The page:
The next day then, after having sheepishly reset our watch, we did eventually catch the ten-or-so-hour bus to Sao Paulo (don’t even try to pronounce ‘Sao’ properly, the mouth has to perform a kind of round-lipped vacuum-cleaner-shutting-down sound. I’ve known Chinese sounds easier to make), and we’ve been invited to stay in the home of first-time Couchsurfing host, but long-time Couchsurfer Natalia (with a little symbol above the middle ‘a’ which our keyboard doesn’t have, so like Nata’lia), a journalist for a number of cool-looking Brazilian magazines, with a warm and insatiable appetite for chatting, and a passionate aficionado of Samba. Finally! Some music I’ve been looking forward to, from Brazil, that Brazilians like, and dance to, and are passionate about. Natalia took us to a samba club, a small and dustily-lit bar with four musicians sharing a bass drum and beater, a tambourine and a couple of guitars, with brilliant voices and brilliant rhythms, and making people dance with some fast and  romantic hip spinning.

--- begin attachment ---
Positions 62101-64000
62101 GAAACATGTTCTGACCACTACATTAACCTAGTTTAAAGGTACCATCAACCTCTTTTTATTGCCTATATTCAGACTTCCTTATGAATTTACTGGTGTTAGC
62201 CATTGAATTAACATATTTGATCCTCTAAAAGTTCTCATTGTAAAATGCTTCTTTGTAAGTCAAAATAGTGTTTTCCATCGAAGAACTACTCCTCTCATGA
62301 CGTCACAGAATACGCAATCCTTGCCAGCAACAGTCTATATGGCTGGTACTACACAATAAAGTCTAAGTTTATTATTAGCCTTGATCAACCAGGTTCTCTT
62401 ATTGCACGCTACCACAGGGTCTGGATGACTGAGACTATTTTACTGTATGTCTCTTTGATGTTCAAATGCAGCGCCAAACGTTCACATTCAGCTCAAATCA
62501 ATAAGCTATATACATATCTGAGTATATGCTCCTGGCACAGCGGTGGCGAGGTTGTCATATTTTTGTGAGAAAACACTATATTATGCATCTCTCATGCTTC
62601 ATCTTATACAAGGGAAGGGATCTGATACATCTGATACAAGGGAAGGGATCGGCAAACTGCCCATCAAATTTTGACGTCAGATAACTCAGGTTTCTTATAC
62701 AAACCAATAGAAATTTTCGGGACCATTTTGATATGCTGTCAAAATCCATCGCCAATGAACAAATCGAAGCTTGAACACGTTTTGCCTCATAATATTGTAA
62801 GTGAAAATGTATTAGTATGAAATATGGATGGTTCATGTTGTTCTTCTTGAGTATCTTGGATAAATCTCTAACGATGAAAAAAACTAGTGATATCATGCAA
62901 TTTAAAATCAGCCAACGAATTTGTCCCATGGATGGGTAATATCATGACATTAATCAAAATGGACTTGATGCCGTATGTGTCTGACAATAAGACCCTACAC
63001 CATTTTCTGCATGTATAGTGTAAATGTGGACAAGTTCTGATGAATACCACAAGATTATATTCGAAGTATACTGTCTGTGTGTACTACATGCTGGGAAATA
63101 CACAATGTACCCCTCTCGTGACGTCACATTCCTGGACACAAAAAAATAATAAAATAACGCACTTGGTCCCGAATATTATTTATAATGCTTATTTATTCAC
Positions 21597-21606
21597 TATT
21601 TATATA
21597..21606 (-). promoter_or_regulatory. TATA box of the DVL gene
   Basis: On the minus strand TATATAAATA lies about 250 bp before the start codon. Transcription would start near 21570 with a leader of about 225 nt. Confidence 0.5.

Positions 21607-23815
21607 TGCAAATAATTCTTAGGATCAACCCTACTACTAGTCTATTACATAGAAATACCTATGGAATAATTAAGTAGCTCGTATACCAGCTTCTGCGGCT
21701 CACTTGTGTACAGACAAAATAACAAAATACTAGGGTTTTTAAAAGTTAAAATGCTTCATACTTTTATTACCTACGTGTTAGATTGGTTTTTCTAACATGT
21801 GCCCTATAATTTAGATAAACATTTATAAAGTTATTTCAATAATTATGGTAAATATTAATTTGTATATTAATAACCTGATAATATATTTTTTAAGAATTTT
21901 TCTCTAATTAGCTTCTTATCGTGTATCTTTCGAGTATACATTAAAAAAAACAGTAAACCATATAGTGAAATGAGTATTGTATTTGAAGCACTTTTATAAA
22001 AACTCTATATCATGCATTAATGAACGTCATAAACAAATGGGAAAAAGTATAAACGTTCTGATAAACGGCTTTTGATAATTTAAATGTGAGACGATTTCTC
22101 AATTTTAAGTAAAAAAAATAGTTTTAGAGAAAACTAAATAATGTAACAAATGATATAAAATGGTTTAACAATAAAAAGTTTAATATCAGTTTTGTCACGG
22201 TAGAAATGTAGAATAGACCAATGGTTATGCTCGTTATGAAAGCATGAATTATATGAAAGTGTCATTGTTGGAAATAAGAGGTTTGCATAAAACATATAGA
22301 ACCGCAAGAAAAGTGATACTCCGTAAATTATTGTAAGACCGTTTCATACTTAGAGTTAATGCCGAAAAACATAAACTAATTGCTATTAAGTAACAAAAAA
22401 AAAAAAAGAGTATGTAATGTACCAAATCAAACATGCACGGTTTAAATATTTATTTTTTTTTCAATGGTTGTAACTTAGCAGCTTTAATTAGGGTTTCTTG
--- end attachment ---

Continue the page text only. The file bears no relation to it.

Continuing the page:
The musical tastes of our journey so far in South America (if we can digress) have steadily gotten better through the particular path we’ve taken. Radio in Ecuador was an 80’s-tastic pop roast boil-in-the-bag from your favourite Lionel Richie-types to your fondly- remembered Michael Bolton-a-likes and including enough dips into The Rolling Stones and co. bag for me to be happy (I might have mentioned before about the awful taste of China’s pop music, sorry guys but it’s true, or the even worse state of Thai music). Peru passed in a similar way, and then Chile became interesting. There they had folk music and the passion of the people distilled into it. Argentina became more interesting still, though not necessarily better.  There we learned a little about Tango, and the romantic old crooners that sing it. But the classic music of Argentina is a little slow for my taste most of the time. Conversely, Argentineans also seem to be the rockers of South America, with a huge punk culture of pointy hair and nose-pegs, which has - like punk did in England - served as an antithesis of music and culture. We witnessed a lot of this desire for ‘sub-culture’ in Argentina. They did manage to beautifully fuse Tango with some kind of Speed-Ska, and create a style of music known as ‘Quarteto’, a kind of monkey-bouncing relentlessly fast good-time Jazz. No, I know this doesn’t help. One day, I’ll play you some, you’ll love it.